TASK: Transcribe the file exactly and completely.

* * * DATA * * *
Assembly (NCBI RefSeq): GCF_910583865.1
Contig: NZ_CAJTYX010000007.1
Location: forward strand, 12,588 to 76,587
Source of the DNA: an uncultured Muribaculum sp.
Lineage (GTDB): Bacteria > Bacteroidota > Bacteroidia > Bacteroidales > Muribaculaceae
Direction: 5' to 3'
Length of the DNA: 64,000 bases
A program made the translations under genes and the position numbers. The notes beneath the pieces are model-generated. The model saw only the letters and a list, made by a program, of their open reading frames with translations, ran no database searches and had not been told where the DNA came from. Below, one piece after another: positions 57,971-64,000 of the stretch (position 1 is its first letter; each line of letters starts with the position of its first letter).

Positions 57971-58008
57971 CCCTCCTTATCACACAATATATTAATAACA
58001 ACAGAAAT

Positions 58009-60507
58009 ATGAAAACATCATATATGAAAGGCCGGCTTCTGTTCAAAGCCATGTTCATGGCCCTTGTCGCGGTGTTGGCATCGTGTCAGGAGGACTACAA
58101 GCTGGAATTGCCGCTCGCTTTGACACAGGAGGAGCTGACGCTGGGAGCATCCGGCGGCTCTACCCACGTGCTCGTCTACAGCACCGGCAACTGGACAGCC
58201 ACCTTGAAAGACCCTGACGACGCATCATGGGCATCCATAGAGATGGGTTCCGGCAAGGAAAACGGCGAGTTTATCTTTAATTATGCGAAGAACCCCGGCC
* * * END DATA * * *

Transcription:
Assembly (NCBI RefSeq): GCF_910583865.1
Contig: NZ_CAJTYX010000007.1
Location: forward strand, 12,588 to 76,587
Source of the DNA: an uncultured Muribaculum sp.
Lineage (GTDB): Bacteria > Bacteroidota > Bacteroidia > Bacteroidales > Muribaculaceae
Direction: 5' to 3'
Length of the DNA: 64,000 bases
A program made the translations under genes and the position numbers. The notes beneath the pieces are model-generated. The model saw only the letters and a list, made by a program, of their open reading frames with translations, ran no database searches and had not been told where the DNA came from. Below, one piece after another: positions 57,971-64,000 of the stretch (position 1 is its first letter; each line of letters starts with the position of its first letter).

Positions 57971-58008
57971 CCCTCCTTATCACACAATATATTAATAACA
58001 ACAGAAAT

Positions 58009-60507
58009 ATGAAAACATCATATATGAAAGGCCGGCTTCTGTTCAAAGCCATGTTCATGGCCCTTGTCGCGGTGTTGGCATCGTGTCAGGAGGACTACAA
58101 GCTGGAATTGCCGCTCGCTTTGACACAGGAGGAGCTGACGCTGGGAGCATCCGGCGGCTCTACCCACGTGCTCGTCTACAGCACCGGCAACTGGACAGCC
58201 ACCTTGAAAGACCCTGACGACGCATCATGGGCATCCATAGAGATGGGTTCCGGCAAGGAAAACGGCGAGTTTATCTTTAATTATGCGAAGAACCCCGGCC